|The desire to hit the long ball and the glory of home runs has contributed to the decline in high-average hitters. The attempt to pull a fast ball low and away is a sure way to failure. Through the years, the premier batters of the game, such as Steve Garvey, Rod Carew, George Brett, Pete Rose, and Ted Williams, hit the ball to all fields.
The ability to hit to all fields, coupled with natural speed and bunting skill, can be a great advantage to a batter. The hitter who tries to hit the ball through the middle or the opposite field can wait longer on the ball and will make contact more frequently.
Major league batting coaches are in firm agreement in advocating a relaxed, smooth, rhythmic swing that emphasizes proper alignment of the head, perfect balance and full arm extension. This type of hitting swing will enable a batter to hit the ball hard more consistently than a crowd-the-plate, arms-in, swing-from-the-heels approach.
"Hitting becomes an element of timing," said Hall of Fame manager Walter Alston. "The longer the swing, the longer the stride the harder it is to time the pitch. A good, quick swing is the secret to good hitting. If a hitter can learn how to be fast with his hands and wrists, he will be able to wait longer for the pitch."
Mike Schmidt was a great power-hitting third baseman in the 1970s and '80s (Illustration 1). The Hall of Fame slugger of the Philadelphia Phillies led the league eight seasons in home runs and five in slugging average. He made an adjustment at the plate in 1980 which made him a better hitter. No longer a dead pull hitter, Schmidt began standing off the plate and striding into the ball.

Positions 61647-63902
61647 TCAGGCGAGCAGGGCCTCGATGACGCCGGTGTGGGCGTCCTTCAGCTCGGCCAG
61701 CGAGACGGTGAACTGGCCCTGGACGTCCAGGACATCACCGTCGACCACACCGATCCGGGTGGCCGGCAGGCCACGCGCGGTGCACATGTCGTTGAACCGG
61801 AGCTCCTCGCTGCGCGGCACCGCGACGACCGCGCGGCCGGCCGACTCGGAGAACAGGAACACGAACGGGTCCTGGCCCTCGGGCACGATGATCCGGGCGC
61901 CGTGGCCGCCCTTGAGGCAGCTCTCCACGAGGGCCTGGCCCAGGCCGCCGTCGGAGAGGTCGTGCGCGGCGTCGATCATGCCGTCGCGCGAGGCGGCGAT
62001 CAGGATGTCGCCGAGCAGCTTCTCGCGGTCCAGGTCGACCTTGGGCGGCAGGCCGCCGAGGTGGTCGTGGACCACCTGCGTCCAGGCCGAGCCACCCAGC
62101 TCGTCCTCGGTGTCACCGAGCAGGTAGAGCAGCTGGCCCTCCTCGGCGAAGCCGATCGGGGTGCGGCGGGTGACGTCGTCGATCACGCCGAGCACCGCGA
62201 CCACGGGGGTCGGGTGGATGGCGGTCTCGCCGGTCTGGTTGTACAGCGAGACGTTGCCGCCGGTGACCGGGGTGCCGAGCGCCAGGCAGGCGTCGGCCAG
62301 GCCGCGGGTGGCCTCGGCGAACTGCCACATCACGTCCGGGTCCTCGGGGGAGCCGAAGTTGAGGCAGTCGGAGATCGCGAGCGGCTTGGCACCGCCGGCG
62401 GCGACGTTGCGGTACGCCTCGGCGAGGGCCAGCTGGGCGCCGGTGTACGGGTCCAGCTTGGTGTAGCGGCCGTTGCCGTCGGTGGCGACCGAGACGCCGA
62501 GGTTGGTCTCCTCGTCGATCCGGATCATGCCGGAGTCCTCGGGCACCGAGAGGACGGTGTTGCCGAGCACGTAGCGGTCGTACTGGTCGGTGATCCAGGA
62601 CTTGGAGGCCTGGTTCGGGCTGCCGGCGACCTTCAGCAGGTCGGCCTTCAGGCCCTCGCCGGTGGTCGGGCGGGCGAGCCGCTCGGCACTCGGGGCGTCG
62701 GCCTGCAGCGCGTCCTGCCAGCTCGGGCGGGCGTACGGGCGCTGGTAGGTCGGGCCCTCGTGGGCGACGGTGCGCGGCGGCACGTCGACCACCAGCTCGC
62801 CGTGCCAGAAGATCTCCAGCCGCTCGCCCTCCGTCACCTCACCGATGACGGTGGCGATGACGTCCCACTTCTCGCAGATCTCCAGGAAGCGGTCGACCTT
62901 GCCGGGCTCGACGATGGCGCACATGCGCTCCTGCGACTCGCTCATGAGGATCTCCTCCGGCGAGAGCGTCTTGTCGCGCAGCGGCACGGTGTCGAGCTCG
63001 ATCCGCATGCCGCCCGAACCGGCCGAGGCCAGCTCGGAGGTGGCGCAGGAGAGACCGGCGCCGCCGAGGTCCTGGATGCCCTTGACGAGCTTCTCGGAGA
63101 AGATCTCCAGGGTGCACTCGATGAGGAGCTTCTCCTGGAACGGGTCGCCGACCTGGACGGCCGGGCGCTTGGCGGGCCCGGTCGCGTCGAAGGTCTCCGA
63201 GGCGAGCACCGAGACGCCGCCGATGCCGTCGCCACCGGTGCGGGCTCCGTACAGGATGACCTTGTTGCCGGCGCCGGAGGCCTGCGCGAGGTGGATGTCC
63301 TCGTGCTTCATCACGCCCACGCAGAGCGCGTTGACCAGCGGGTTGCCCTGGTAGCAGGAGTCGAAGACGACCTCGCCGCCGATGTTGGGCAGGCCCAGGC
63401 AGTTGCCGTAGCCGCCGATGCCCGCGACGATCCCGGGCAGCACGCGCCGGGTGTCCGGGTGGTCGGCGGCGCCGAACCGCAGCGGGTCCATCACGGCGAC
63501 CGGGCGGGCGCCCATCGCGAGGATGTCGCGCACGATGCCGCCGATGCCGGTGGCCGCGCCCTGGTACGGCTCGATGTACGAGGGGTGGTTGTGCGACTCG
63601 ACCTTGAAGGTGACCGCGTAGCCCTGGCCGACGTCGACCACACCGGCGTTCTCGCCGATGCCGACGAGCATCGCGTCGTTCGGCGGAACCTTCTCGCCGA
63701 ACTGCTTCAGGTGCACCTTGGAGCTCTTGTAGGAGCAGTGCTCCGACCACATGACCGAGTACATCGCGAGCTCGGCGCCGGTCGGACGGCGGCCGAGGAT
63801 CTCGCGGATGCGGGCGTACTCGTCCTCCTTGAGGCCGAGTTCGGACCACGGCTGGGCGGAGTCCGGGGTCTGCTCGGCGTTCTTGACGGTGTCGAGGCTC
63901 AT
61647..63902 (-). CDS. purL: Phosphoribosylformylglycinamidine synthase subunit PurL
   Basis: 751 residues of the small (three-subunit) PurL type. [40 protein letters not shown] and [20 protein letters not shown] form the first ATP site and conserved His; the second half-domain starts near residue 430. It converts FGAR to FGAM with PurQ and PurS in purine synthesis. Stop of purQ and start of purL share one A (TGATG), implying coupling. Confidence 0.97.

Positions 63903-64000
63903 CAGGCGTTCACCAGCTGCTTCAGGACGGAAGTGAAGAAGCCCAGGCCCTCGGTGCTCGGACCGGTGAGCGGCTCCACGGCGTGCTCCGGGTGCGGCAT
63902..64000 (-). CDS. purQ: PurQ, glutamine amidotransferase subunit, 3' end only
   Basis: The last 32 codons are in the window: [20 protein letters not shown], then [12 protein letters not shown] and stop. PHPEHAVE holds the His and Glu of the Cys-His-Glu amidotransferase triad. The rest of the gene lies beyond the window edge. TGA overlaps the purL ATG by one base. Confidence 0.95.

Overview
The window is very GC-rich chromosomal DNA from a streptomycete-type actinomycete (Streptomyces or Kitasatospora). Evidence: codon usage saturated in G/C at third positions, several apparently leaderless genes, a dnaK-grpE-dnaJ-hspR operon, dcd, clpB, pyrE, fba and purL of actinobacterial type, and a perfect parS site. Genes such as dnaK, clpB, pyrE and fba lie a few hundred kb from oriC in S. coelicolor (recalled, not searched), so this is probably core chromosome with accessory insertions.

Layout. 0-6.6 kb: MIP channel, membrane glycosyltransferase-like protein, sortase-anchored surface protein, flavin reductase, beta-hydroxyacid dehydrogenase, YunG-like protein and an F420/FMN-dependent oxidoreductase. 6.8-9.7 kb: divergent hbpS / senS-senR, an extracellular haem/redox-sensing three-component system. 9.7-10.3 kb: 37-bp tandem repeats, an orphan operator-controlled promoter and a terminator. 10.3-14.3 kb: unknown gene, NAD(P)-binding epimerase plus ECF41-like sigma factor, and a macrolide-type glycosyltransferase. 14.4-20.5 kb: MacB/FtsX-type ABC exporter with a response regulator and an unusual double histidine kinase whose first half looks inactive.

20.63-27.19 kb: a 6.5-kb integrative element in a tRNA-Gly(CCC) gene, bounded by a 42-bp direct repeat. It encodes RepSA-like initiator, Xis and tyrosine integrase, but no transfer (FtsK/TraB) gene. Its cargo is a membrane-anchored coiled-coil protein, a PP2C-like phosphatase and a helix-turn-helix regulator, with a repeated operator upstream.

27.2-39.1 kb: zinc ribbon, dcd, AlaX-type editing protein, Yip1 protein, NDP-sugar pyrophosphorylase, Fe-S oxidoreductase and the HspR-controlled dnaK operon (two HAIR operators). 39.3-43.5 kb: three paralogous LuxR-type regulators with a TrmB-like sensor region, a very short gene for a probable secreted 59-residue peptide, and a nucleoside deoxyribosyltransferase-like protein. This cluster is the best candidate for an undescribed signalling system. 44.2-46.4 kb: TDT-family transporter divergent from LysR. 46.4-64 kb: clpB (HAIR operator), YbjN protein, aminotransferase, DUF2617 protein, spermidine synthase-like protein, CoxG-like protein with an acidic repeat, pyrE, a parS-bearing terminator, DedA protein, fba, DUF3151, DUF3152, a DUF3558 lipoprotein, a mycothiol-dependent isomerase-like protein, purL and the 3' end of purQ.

Garvey, who was a perennial .300 hitter who had six 200 hit seasons with a total of 2,599 base hits in the majors, could also hit the long ball. Steve would pull the ball until he got two strikes on him. He went to right field better than any other right-handed hitter in the game. A 100-plus RBI man with a lifetime .299 batting average, he was one of the foremost clutch hitters in the game (Series A).
There are five areas of hitting that major league batting coaches concentrate on: set-up position (or stance); power position; approach, release or point of contact; and the follow through.
Set-up Position The stance used by successful major league hitters varies. A batter should move his feet around until he finds a stance that feels good. The best stance is the most comfortable one. Many hitters prefer a position somewhere even with the plate. The most balanced position is with the feet shoulder-width apart, and the front foot turned slightly toward the pitcher. The weight is distributed equally on the balls of the feet.
While waiting for the pitch, the hitter should rock back a little, as pictured here by Hall of Fame third baseman George Brett (Illus. 2). The power is in the knees, so bend them a little, flex them, and swing. During his long major league career, Brett had 3,154 base hits, 317 home runs, and a .305 batting average.
As he assumes the position at the plate, the hitter should be sure he has complete coverage of the plate. He should be close enough to the plate to handle pitches on the outside corner and far enough from the inside corner to keep from being handcuffed or jammed on the fists.